After a post-electoral dip of four pesos, the “blue” parallel dollar closed the week a peso up on the previous Friday at 186 pesos, nearly 80 percent ahead of the official exchange rate, which stayed put at 103.75 pesos, as quoted by Banco Nación, or 171.20 pesos with the 65 percent surcharges for authorised purchases. The CCL (contado con liquidación) and MEP (mercado electrónico de pagos) parallel but legal exchange rates both rose from 172.58 to 173.51 pesos and from 172.44 to 173.42 pesos respectively. Country risk shot up over 100 points from 1,496 at the close of last week to 15,98 points yesterday although this was due more to developments abroad (the crisis of the Chinese real estate giant Evergrande) than to domestic factors.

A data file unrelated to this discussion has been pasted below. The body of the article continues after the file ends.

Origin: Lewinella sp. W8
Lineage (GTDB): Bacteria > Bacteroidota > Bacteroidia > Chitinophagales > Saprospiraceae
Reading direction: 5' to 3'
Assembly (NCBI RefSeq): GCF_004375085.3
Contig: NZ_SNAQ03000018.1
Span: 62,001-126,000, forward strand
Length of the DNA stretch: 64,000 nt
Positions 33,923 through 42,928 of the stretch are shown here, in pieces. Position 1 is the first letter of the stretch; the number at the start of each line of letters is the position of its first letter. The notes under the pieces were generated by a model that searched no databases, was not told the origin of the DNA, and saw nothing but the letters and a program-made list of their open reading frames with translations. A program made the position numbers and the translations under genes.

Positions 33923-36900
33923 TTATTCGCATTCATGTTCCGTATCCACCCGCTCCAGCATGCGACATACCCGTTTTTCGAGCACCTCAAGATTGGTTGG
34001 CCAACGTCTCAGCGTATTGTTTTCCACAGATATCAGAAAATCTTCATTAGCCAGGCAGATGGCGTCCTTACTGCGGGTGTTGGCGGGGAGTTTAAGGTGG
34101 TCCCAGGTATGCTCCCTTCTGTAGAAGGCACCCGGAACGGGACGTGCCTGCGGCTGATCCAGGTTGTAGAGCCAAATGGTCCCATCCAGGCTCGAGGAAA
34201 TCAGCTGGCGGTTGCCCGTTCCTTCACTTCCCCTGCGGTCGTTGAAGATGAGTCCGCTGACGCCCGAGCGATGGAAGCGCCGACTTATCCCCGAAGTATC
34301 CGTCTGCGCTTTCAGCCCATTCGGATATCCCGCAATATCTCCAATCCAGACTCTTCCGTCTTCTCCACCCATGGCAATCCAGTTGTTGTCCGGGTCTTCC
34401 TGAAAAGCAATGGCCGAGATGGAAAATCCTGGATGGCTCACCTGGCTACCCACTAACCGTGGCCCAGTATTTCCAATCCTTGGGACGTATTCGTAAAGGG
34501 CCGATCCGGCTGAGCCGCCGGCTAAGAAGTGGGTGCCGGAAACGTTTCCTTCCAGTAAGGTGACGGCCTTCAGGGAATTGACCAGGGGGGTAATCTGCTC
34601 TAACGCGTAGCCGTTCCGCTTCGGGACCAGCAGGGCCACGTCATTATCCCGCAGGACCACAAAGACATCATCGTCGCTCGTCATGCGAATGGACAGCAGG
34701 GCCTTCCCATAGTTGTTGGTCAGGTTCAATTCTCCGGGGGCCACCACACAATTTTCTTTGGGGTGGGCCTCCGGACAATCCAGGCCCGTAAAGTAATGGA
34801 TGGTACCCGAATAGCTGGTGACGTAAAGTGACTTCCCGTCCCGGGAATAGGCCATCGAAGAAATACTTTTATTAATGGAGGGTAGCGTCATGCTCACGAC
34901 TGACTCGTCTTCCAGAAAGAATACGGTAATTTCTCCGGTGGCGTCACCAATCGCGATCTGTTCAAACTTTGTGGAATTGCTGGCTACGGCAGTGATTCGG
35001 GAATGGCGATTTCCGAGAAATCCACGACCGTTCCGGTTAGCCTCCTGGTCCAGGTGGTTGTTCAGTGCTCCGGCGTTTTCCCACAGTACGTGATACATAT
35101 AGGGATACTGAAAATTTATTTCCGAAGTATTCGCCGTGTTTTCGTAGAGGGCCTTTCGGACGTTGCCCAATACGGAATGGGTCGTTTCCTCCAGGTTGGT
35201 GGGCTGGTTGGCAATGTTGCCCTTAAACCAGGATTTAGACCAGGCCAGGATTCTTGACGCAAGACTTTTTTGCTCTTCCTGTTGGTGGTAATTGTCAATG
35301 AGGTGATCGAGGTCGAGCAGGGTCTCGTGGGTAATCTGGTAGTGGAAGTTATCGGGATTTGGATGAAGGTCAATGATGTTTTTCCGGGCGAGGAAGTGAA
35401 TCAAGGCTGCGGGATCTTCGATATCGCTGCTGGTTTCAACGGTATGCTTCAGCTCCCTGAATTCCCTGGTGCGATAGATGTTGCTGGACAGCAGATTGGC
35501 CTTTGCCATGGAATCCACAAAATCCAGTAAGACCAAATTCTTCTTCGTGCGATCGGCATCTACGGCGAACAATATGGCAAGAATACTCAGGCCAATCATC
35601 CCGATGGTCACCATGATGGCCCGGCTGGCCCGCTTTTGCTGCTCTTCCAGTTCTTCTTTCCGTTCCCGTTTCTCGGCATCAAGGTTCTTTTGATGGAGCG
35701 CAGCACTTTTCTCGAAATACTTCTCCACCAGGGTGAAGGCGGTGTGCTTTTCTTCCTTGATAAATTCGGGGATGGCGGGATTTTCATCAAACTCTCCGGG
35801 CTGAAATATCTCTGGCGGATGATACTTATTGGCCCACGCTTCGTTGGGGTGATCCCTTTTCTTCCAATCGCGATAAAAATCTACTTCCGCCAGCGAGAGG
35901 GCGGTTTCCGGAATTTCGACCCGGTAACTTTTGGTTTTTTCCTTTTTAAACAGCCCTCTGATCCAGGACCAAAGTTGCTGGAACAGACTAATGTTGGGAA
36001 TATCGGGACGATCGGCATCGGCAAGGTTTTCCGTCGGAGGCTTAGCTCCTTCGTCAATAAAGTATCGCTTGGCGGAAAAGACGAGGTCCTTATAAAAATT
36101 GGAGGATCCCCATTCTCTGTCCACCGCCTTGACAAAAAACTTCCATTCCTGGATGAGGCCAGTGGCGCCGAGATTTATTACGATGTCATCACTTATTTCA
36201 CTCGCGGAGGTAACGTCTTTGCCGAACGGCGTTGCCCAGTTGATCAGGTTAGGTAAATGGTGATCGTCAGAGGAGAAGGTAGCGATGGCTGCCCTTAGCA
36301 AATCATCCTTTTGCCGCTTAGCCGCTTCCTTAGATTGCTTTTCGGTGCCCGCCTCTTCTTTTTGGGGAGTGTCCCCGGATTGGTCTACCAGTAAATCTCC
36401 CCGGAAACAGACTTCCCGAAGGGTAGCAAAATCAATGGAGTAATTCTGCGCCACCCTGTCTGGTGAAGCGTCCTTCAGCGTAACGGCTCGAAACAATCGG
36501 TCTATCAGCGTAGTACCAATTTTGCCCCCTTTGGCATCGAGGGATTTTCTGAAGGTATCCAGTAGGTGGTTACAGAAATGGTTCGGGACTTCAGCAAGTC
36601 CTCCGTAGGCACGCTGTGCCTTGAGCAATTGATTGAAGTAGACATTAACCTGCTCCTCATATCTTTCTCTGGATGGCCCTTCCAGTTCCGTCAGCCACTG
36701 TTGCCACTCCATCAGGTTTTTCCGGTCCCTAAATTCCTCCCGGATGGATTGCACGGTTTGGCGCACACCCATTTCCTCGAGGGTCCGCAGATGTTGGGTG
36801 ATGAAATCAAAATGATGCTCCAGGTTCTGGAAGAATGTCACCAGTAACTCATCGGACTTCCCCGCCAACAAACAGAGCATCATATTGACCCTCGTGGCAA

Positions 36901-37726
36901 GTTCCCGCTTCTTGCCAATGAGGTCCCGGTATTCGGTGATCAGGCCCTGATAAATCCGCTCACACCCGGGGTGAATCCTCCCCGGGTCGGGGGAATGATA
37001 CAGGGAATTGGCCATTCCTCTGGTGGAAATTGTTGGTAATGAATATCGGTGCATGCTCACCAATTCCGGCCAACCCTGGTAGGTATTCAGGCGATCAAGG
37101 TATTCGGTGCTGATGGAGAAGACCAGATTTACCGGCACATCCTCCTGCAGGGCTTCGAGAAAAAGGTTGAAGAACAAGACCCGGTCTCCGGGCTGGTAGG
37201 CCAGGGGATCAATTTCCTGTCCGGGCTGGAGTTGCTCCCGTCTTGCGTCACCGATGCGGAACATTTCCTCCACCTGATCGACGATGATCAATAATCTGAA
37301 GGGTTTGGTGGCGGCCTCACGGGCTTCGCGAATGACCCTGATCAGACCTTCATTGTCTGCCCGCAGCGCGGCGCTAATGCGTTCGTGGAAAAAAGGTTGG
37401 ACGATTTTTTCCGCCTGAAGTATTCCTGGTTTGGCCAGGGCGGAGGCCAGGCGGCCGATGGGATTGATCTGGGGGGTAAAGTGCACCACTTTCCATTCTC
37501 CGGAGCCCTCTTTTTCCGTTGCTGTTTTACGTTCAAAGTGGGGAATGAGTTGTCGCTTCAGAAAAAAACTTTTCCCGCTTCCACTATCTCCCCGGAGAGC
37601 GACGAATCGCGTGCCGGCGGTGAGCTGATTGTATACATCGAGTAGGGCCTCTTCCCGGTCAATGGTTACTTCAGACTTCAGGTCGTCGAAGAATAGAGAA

Two-thirds of illegal peddling takes place in 10 blocks of this city, the Chamber of Commerce informed on Thursday. The Chamber reported the number of illegal stalls as being 12.7 percent up in August as against the previous month but 27.5 percent below pre-pandemic levels. Balvanera and Once are the zones of greatest concentration.



Looking beyond this year’s voting, City Mayor Horacio Rodríguez Larreta on Tuesday launched his Plan Futuro aimed at consulting the citizenry and encouraging their participation via “ideathons” and panels of dialogue in five key areas for a post-pandemic city – integral welfare (including gender equality and environmental measures), security, education and employment and urban and digital transformation.


First Lady Fabiola Yáñez is 10 weeks pregnant, government house confirmed on Thursday.